At the weekly Joe Paterno press conference, the questions came fast and hard about the Alabama loss, and Joe even seemed uncharacteristically willing to deal with them. The only thing was that without even quoting Shakespeare this time, the venerable Head Lion was semi-inscrutable.
About Chima Okoli’s injury:
As I said, we’ve only practiced the one day. And yesterday was just to try to get an understanding of what happened to us against Alabama, to try to correct some mistakes. We really have not talked about who is going to play and exactly what we’re going to do. We spent this morning doing that.
And we’ll go out this afternoon to see what some people are ready to do. So that’s a tough question for me to answer right now and know what I’m talking about, because I couldn’t give you an honest answer on that.
About the quarterback controversy:
I think we’ve made a decision up to a point that we want to play both of them (Rob Bolden and Matt McGloin) for a while until we find out exactly which one we think might be better for the football team and help them win.
But, right now, I think it’s a toss up. I think both of them are doing well. There again, I think I said after the ballgame I’m reluctant to have people start blaming it on the quarterback. I mean, I think we’re just not making plays.
We started that ballgame (Alabama) where we had a chance to make some big plays, a couple in the end zone, one of which would have been a tough catch, but the other one should have been an easy catch going down the sideline for touchdown.
We just didn’t it’s easy to pick out somebody and blame him, particularly the quarterback, because it’s such a predominant person. The ball comes to them and they do something with it.
But I think both quarterbacks have played well enough for us to win with. And I’m reluctant right now to tell anybody, “hey, we’re going to start this guy,” because it would look like as if I’m, like the other guy didn’t play well. I thought they both did a pretty good job, really.
I think we have to help them. I think some guys on the team have got to make some plays. We’re the same way; we go in the ballgame, second year in a row we played that football team without [forcing] a turnover. And a year ago we had four or five and we had three turnovers in this one.
When you get in a tough football game against a good team, you’re in a uphill battle all the time. So anyway that’s one of my typical long answers to a simple question. We’ve got two quarterbacks. And as we talk now, whether we have two quarterbacks a week from now, we’re going to we’ll see.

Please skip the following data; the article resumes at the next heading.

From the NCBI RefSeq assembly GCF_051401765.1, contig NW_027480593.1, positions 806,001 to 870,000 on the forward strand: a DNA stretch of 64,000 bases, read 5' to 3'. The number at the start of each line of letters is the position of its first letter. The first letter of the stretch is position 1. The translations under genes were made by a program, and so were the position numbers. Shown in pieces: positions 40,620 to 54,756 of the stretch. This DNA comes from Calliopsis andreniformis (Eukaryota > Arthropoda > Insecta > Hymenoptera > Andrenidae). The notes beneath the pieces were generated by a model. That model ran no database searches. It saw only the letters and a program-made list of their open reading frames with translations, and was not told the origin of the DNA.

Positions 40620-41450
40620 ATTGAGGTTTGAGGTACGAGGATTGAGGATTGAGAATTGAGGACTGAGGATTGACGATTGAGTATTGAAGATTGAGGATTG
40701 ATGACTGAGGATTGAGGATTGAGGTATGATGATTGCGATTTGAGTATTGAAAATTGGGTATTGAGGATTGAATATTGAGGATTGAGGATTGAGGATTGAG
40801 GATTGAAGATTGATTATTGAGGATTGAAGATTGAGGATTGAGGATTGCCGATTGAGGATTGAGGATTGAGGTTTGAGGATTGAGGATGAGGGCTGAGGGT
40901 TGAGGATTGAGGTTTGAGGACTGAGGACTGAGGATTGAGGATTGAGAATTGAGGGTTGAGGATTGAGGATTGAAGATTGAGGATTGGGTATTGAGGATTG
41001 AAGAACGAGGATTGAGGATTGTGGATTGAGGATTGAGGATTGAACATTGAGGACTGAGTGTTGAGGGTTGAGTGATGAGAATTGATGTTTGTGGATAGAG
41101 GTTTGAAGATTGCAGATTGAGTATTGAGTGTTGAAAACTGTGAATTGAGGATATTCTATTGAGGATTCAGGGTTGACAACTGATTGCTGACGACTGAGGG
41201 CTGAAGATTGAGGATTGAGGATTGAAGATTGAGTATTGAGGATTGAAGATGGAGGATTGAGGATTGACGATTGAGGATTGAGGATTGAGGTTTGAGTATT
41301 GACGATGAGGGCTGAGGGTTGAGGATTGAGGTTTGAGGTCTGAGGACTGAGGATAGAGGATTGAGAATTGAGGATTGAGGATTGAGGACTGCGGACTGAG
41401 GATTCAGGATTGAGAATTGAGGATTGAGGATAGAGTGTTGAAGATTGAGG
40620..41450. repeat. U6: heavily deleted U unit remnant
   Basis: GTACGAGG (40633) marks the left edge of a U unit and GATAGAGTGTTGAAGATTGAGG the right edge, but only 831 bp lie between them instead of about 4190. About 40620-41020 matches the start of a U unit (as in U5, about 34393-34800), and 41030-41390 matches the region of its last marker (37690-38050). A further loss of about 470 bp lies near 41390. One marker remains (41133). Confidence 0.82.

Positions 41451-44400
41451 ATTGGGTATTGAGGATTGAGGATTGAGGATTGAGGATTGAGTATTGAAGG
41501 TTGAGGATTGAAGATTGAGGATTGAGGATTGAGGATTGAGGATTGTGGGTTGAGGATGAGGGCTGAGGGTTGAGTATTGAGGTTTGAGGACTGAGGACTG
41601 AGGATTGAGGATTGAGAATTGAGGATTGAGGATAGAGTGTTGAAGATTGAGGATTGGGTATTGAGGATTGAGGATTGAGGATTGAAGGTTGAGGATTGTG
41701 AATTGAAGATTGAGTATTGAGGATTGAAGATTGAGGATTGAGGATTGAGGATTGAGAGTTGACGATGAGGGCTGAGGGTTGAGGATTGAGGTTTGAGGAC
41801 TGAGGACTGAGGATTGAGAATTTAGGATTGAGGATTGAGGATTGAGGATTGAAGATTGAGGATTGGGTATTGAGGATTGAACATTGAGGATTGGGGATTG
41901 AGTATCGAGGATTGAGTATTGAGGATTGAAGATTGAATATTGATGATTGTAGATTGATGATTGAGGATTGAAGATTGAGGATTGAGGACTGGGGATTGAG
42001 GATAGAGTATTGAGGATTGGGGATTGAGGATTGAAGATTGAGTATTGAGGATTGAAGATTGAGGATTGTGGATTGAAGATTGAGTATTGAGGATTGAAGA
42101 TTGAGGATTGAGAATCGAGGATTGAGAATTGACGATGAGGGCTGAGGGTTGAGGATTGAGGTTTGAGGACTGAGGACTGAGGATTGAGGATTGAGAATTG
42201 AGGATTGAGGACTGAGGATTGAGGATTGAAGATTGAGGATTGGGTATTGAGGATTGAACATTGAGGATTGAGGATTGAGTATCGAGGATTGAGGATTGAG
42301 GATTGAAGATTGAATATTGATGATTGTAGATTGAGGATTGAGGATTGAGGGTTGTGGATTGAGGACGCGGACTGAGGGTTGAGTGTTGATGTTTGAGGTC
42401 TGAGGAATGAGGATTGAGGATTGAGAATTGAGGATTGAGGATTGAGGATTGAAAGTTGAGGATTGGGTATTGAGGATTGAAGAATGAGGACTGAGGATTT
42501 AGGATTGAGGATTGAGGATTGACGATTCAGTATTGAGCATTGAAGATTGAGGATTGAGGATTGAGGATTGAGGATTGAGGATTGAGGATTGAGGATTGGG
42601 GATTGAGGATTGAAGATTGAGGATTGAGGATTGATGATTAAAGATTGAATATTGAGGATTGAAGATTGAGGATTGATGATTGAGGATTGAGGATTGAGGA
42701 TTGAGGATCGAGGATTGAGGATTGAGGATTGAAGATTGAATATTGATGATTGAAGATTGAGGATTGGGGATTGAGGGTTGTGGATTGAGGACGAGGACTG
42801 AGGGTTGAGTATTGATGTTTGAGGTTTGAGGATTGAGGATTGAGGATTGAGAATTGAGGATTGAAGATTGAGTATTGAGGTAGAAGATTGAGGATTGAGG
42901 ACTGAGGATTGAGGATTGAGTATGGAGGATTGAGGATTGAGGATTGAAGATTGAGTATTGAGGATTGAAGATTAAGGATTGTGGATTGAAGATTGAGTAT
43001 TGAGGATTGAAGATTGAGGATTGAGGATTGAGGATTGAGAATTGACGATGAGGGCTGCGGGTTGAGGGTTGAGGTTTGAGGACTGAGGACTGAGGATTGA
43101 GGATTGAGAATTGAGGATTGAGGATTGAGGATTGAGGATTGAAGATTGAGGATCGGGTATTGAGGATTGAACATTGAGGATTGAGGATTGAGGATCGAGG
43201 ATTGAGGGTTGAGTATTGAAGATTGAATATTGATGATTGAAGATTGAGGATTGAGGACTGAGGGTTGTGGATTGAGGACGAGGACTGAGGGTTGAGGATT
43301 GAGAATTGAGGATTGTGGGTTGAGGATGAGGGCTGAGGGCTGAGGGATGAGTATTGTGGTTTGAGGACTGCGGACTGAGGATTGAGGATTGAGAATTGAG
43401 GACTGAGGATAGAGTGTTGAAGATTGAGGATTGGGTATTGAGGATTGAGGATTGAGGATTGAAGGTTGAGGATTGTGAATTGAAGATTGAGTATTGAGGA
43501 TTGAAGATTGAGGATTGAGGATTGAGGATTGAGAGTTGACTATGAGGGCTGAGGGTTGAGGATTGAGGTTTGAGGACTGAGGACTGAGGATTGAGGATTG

About coaching from the booth instead of the field, and the timeout debacle (and everything else but the kitchen sink):
The timeouts, that goes back to the confusion on the sideline goes back to the fact that, again, you think your kids understand certain things.
Two kids got hurt and they didn’t know whether to go down, come in, come out. They come out of the game late. And in order for us to save ourselves five yards we had to call a timeout on the sideline. I think that we’ve got to do a better job, obviously, of making the kids more game aware so that when that happens – you’re hurt, sit down, stay there until we make a substitution for you. We’re allowed to do that. We don’t want you to be phony about the substitution, but we had kids who were half off the field, back on the field, back out. And the guys on the sidelines weren’t sure what exactly was going on. And finally we ran out of time.
So I think we’re all right there. There again, that’s an obvious thing. Here you go in the first quarter, you take three timeouts. I’m angry. I’m angry upstairs. I didn’t know exactly what had happened either. I’m yelling down at them [coaches on the field], “you guys going to make up your mind what you want to do?” And then, of course, after I had a chance to talk to some of the guys, I found out that the kids were the guys who created the problem.
So I think we’re all right that way. I don’t think that’s a problem. We’ve got to catch the ball and we’ve got to make some things happen on defense in a tough ballgame. We just haven’t done that. It’s as simple as that.
Now, why we haven’t done it, obviously you’ve got to take a look at yourself and say, “hey, maybe there’s something I as a head coach have to do a little differently.” I don’t know. But we can’t expect to win consistently when you don’t get a turnover on defense.
I guess we were almost last in the country last year in the turnover ratio, and we were allowing too many on the other side of the equation. So that’s where we are.
About how the front seven performed and what they’ll have to do to stop Temple’s running back:
I thought we played well on defense most of the time, except for the fact that we didn’t come up with a couple of interceptions.
The only time I was disappointed in the way we played defense was when they scored the last touchdown. It looked like a couple of guys got a little bit discouraged and nobody rose to the occasion to make a play.
But I think overall the down guys played fairly well. I mean, better than fairly well. I don’t think we got blown off the board, what have you.
They have a couple of fine running backs. I think the one kid ran for, had the ball about 25 times, ran it for about 115, 120 yards. I thought and most of that came towards the end in there. So I would disagree with you, Joe, on your evaluation, if I understand what you’re saying.
And I thought that part was fine. Did we come up with an interception? We had a chance for one, on the third down and 12. We had a chance to get the interception. We didn’t come up with the ball. They took it in there.
So things like that that we have got to do better. We’ve got to change the game around on defense once in a while. That part I think is a legitimate criticism.
I don’t see anything specific in there about how the linebackers played and I see no reference at all to Temple’s running back.